Changing Strategies In "The War On Drugs."

Matt Yglesias has a good post on alternatives to the current “war on drugs” approach to policing:

What we need is less emphasis on drugs and more emphasis on actual problems associated with drugs. For example, consider a town with two crack dealers. Dealer One sells twice as much crack as Dealer Two, but Dealer Two is operating an open-air market that’s a nuisance to the local community whereas Dealer One operates discretely out of his basement and people who aren’t crack addicts don’t even notice him. I think common sense indicates that you go after the guy who’s a nuisancerather than the guy who sells more drugs. But the logic of the “war on drugs” says you follow the drugs.
But arresting a nuisance will accomplish something useful—eliminate a nuisance, and encourage other drug dealers to be less of a nuisance—whereas arresting the guy who moves more product is just going to cause his customers to look someplace else.

There’s actually a fair amount of data to back up Yglesias point; last year the DoJ’s Office of Community Oriented Policing Services released a report reviewing the results of 117 “scientifically rigorous” street-level drug law enforcement evaluation studies. Specifically, the DoJ was comparing the effectiveness of three different methods of policing: “hot spots” policing (the flashy stuff: raids, drug busts, etc.), community-wide approaches (which rely on building relationships within a given community) and geographically focused approaches (similar to the former, but much broader in scope).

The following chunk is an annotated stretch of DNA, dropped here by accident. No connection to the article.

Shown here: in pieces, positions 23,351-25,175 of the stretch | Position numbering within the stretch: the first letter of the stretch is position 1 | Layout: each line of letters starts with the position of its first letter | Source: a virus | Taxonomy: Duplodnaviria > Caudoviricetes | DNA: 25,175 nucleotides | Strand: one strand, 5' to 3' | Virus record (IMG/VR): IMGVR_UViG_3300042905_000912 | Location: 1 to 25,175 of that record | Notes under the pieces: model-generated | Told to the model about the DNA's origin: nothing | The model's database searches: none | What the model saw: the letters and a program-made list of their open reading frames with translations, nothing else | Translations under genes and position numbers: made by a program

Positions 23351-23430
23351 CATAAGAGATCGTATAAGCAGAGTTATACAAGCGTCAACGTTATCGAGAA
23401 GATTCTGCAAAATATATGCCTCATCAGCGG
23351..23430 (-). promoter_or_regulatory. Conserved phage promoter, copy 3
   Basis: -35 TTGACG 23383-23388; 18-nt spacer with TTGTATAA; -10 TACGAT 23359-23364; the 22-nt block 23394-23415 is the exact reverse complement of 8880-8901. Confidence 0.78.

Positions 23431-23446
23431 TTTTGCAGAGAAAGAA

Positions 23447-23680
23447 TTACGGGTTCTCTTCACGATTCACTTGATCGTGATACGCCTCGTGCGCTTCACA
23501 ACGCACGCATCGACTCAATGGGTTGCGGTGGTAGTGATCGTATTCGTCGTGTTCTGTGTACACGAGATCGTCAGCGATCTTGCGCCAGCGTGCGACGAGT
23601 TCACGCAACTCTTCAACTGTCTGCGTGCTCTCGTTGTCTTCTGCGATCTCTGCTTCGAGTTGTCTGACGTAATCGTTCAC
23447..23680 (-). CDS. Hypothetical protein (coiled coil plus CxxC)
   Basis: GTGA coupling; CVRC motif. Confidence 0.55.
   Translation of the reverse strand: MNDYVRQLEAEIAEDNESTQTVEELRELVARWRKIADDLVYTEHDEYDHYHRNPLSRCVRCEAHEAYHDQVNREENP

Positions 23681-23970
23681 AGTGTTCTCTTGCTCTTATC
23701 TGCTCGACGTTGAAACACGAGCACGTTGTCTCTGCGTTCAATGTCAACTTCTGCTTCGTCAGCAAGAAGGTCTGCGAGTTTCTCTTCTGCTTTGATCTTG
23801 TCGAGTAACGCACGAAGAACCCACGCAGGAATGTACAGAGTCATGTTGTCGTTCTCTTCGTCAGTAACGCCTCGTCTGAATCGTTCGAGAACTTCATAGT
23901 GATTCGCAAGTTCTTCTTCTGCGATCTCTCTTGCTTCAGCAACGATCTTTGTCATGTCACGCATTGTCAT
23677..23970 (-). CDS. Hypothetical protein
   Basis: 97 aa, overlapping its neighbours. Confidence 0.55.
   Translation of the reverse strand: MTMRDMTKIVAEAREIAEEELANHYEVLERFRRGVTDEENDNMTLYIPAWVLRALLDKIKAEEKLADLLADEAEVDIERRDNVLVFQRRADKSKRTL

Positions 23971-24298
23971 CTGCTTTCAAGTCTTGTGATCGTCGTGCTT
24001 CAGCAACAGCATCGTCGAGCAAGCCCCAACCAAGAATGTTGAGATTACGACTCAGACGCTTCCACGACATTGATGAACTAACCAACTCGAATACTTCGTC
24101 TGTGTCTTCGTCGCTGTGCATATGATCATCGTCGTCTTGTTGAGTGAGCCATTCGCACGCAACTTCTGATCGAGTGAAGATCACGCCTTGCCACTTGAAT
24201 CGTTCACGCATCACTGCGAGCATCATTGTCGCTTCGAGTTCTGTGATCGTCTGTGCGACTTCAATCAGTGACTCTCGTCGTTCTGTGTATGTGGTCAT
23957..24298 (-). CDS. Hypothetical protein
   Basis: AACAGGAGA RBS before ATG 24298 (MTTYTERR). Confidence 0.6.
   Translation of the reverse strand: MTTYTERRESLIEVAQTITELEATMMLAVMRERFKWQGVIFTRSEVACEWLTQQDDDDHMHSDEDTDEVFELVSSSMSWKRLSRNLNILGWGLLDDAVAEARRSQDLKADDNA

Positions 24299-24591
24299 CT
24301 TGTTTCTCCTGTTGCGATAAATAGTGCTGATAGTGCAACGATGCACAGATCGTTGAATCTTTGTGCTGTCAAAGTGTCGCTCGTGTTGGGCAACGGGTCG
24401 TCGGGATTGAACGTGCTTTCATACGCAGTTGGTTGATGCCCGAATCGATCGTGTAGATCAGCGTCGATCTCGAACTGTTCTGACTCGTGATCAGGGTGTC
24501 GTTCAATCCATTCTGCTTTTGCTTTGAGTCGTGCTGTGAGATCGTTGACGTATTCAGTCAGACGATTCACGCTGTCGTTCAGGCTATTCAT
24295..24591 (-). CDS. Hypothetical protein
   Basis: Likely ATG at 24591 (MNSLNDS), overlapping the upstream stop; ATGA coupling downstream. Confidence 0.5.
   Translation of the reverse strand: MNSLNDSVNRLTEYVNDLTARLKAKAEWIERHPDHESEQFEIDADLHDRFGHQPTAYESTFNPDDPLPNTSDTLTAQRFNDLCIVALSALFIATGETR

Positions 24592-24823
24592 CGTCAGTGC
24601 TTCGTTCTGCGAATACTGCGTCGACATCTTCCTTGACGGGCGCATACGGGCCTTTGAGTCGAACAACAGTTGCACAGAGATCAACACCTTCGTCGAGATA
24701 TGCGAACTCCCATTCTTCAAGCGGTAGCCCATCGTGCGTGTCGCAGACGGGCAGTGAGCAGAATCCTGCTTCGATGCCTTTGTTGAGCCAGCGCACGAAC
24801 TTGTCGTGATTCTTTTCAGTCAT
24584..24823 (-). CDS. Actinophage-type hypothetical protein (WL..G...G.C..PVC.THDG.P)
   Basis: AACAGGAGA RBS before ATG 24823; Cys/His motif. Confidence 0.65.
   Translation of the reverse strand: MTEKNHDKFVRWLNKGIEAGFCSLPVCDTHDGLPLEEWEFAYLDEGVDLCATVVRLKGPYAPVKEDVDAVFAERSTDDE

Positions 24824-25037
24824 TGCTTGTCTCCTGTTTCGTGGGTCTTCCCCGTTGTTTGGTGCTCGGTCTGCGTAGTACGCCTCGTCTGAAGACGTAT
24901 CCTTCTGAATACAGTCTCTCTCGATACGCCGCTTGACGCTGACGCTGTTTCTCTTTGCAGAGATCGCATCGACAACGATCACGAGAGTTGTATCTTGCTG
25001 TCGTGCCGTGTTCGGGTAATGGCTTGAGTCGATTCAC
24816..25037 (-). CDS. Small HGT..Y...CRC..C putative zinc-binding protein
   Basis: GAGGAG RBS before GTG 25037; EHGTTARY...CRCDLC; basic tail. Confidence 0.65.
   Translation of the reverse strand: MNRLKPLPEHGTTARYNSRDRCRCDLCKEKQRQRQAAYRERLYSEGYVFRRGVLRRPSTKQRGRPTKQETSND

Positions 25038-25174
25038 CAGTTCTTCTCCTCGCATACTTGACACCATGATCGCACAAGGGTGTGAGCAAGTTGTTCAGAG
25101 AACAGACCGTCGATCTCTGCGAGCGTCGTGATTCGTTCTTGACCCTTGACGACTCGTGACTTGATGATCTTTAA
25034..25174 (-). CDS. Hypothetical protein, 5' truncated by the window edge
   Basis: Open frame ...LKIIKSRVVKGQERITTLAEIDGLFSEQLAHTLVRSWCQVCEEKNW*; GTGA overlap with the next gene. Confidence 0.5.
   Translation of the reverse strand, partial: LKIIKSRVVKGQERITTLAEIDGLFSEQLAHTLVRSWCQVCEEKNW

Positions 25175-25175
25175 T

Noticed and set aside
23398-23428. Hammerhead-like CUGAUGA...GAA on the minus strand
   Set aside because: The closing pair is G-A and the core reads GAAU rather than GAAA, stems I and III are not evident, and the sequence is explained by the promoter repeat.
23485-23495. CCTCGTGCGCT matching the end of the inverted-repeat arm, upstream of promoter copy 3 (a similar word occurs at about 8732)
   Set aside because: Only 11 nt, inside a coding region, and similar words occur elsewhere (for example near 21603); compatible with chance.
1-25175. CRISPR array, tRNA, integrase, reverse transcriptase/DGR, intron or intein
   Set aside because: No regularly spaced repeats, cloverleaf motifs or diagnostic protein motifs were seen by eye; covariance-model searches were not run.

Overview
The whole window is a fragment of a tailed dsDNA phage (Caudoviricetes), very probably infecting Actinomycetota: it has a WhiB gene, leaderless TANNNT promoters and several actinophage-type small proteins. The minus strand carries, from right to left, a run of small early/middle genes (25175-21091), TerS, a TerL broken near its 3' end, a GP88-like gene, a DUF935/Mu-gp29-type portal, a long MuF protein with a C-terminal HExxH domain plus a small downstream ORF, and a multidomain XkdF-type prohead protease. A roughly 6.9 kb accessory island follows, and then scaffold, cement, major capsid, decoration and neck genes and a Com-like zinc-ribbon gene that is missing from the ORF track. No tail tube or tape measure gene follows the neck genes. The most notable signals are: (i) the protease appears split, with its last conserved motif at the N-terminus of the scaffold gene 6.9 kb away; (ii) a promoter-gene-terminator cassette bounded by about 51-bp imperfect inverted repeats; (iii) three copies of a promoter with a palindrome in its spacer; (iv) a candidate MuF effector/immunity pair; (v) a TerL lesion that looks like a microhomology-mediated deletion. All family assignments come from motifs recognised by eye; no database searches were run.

The results were pretty straightforward: community and geographically focused approaches were most successful, in large part because of their reliance on “problem-oriented policing.” Although that sounds like a tautology (isn’t policing inherently “problem-oritented), it actually refers to a specific form of policing, in which a police department works with “nonpolice entities” to target the nondrug problems which are associated with open-air drug markets: property crimes, violence, general disorder, etc. What’s more, focusing attention on the problems associated with drugs had the effect of generating “positive effects on drug outcomes,” or a decrease in the scale of drug trafficing.
From what I understand, pursuing something like doesn’t require much in the way of additional resources, but it does require a clear institutional commitment to different methods of policing. Although I don’t expect the Obama administration to move away from the standard set of federal “drug war” policies, there is the chance that the Obama’s rhetoric will open the space for new methods of dealing with drug markets.


Jamelle Bouie is a writer for Slate. He has also written for The Daily Beast, The American Prospect and The Nation. His work centers on politics, race, and the intersection of the two.

You can find him on Twitter, Flickr, and Instagram as jbouie.